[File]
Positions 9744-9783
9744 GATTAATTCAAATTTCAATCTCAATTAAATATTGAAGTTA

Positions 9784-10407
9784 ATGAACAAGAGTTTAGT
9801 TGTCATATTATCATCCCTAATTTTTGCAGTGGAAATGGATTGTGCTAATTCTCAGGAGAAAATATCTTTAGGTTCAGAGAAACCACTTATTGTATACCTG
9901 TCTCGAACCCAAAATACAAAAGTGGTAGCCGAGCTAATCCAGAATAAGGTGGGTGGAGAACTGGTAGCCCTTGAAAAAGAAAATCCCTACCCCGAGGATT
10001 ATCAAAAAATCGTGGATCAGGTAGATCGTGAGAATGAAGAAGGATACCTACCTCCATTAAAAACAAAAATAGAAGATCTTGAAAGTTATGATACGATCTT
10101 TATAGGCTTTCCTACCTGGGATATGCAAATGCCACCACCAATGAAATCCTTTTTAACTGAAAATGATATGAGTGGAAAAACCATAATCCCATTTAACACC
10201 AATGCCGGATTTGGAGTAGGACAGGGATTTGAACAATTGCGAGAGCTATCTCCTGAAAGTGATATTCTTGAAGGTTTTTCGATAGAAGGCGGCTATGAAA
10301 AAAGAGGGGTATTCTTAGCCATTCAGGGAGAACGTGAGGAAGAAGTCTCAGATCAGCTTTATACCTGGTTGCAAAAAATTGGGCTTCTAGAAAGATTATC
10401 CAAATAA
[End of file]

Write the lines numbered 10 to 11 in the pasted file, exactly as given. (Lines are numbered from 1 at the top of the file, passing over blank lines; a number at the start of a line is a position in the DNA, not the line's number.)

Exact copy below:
10301 AAAGAGGGGTATTCTTAGCCATTCAGGGAGAACGTGAGGAAGAAGTCTCAGATCAGCTTTATACCTGGTTGCAAAAAATTGGGCTTCTAGAAAGATTATC
10401 CAAATAA